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Answer 2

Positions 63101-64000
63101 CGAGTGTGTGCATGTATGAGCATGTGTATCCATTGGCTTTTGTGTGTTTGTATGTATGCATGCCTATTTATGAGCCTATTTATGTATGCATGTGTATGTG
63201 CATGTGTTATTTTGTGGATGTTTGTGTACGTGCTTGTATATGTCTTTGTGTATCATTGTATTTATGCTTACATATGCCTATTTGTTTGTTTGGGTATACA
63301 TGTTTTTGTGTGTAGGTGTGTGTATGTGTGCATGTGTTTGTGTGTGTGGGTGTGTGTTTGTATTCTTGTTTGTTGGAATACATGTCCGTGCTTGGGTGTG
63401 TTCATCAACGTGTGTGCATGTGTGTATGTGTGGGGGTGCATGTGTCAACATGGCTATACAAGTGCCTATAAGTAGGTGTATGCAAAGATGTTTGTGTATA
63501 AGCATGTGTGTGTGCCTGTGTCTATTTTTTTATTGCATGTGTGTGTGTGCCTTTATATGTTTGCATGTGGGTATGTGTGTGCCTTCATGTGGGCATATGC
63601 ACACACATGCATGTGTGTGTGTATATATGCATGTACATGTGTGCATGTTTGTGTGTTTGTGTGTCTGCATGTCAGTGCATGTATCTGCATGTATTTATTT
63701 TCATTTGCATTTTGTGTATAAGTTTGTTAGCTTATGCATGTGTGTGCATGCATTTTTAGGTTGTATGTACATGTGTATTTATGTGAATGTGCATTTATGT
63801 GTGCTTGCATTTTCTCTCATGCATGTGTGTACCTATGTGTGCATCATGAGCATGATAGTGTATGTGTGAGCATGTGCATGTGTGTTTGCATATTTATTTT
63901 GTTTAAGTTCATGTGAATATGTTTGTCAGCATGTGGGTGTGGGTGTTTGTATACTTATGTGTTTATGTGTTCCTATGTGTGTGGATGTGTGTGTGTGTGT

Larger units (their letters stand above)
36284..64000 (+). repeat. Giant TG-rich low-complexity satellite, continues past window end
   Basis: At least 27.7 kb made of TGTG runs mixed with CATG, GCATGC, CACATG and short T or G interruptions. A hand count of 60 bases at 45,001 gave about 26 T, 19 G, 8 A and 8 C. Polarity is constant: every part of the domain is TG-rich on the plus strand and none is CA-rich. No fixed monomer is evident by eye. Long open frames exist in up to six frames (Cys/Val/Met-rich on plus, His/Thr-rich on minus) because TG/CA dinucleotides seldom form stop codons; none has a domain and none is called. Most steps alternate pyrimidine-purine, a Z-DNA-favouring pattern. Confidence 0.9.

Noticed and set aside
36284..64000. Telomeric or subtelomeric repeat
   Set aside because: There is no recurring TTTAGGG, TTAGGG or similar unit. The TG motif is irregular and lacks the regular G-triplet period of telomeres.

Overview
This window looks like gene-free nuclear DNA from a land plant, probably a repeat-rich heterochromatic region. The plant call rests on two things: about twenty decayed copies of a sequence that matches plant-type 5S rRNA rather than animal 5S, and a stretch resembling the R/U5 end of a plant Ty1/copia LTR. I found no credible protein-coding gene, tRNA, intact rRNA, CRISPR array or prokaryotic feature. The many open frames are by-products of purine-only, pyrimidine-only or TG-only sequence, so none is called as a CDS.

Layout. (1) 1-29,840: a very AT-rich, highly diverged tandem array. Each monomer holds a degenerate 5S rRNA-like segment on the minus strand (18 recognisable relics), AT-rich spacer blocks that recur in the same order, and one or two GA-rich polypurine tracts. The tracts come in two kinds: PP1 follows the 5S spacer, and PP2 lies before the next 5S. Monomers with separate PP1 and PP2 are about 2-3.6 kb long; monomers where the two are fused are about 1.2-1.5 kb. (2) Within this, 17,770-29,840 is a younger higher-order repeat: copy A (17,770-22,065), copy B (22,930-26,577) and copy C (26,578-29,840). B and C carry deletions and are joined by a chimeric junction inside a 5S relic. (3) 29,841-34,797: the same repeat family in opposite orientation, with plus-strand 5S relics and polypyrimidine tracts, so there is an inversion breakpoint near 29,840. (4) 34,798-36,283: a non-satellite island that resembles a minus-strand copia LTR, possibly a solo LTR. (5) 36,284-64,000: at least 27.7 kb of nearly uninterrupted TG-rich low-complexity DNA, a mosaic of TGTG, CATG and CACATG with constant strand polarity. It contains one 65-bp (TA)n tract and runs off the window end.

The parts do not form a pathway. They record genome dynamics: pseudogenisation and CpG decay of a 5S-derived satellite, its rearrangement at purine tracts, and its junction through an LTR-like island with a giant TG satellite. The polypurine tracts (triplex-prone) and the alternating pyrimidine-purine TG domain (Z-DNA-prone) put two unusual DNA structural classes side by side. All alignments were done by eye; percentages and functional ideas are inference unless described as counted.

1. Strict NPO status, aggressive acid suppression, and observation. The patient has likely sustained an ischemic injury to the esophagus as a result of a prolonged surgery with associated hypotension in the setting of baseline cardiovascular disease. The endoscopic findings are known as “black esophagus” (Figure). This entity is relatively rare because of the dual segmental and intramural blood supply of the esophagus. In patients who do not have evidence of perforation, treatment is supportive with cessation of oral intake and acid suppression. A nasogastric tube is contraindicated in this setting, as it could perforate the esophagus during placement, and the patient only had 1 episode of coffee-ground emesis. No surgery is required at present because the patient is stable and would be a high-risk candidate for another surgical intervention. A barium swallow would not add to data obtained at endoscopy, especially since the patient has no signs of perforation. While some infections can cause black esophagus, aggressive esophageal biopsies should be avoided given the increased risk of iatrogenic perforation.

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